At Sun, 11 May 2014 21:59:12 +0200,
Cyril Soler wrote:
> Well, the shared AES key for distant chat is a totally random key that is 
> valid for a specific
> triplet (chat invitation, source, destination). That is precisely what PFS 
> achieves as well.
> PFS needs to do it in a way that is safe to man in the middle attacks. That 
> is why EDH in Retroshare
> for instance uses authenticated diffye Helmann.
> When you think about it, the two (SSL+EDH and RS distant chat) are very 
> similar, but with a
> different time frame. Of course, if you keep using the same chat invite for a 
> long time, it is
> similar to not renewing a PFS key during a long session. Not more.

PFS relies on the use of short-lived keys that can't be rederived once
they are discarded.  Based on what you've said and what is in the blog
post I'm not yet convinced this is the case.  Ideally, I'll find the
time to read the code (if you could point me to the right place, I'd
appreciate it).

> What is the problem you are suspecting exactly?

I need to look a the details of RS's distant message protocol to
better convince myself that it satisfies the requirements of PFS.

But, repudiability is, citing the OTR paper, "no one should be able to
prove Alice sent any particular message, whether she actually did, or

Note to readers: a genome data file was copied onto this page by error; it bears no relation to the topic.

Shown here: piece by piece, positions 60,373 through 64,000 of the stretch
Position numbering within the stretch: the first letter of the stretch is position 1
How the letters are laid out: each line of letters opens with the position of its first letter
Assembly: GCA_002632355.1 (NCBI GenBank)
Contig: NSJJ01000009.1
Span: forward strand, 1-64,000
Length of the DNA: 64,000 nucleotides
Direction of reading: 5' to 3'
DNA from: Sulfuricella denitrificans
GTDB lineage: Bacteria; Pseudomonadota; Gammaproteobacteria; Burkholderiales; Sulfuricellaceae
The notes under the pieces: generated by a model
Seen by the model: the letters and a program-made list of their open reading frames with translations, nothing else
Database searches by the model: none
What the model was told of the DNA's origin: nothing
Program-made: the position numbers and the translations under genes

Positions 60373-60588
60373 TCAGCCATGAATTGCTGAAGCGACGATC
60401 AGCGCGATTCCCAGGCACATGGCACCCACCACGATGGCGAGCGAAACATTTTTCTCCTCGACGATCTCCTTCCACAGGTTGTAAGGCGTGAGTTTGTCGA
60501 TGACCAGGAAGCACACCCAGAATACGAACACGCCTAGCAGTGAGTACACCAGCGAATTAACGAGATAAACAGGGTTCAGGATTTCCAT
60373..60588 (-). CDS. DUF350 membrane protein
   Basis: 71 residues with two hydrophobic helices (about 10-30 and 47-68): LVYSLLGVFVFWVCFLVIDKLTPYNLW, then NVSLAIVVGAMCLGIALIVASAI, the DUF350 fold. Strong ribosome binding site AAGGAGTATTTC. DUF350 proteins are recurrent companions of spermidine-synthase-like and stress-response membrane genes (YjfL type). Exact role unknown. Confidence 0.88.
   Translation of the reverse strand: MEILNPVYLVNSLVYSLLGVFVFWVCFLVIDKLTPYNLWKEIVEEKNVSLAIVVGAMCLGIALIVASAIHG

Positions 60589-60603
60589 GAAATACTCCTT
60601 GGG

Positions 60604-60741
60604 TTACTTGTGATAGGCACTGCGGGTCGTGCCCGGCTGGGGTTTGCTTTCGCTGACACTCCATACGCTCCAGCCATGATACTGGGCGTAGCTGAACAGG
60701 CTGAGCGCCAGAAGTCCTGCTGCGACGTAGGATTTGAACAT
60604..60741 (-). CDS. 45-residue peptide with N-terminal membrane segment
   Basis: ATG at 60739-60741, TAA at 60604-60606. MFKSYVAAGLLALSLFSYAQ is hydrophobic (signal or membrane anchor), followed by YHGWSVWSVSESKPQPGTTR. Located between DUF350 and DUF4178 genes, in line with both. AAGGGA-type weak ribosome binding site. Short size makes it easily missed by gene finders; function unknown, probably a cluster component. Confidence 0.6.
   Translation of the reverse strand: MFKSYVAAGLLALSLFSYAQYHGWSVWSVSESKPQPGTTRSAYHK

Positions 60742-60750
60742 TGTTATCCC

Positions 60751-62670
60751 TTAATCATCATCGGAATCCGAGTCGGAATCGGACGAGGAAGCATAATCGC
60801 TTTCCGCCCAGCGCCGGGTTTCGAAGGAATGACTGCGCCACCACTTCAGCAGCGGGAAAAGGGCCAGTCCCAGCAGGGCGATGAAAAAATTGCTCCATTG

not."  Thus, if Alice signs her messages with her private key, then we
know she sent the message.  OTR works around this problem by have a
share private key that both Alice and Bob use to sign their messages.
Thus, Bob knows, by the process of elimination that a signed message
that he didn't compose came from Alice, but he cannot prove to a third
party that a signed message came from him or Alice.

Thanks for the quick response!

:) Neal

> On 05/11/2014 09:08 PM, Neal H. Walfield wrote:
> > I was reviewing the chat service protocol as described here:
> >
> >   
> >
> >
> > I found the following description a bit worrisome:
> >
> >   Messaging and chat however need confidentiality. Therefore messages
> >   are end-to-end encrypted. This is made possible by two different
> >   mechanisms: distant chat uses a pre-shared symmetric AES key, that
> >   is known only from the two chatting peers. Distant messages are
> >   encrypted using the PGP public key of the destination and possibly
> >   signed by the source.
> >
> > It seems that RS's chat protocol doesn't PFS or reputability.  See the
> > paper on OTR for details of what this entails:
> >
> >
> >
> > Is this correct?  I'd appreciate any clarification!
> >
> > Thanks!
> >
> > :) Neal

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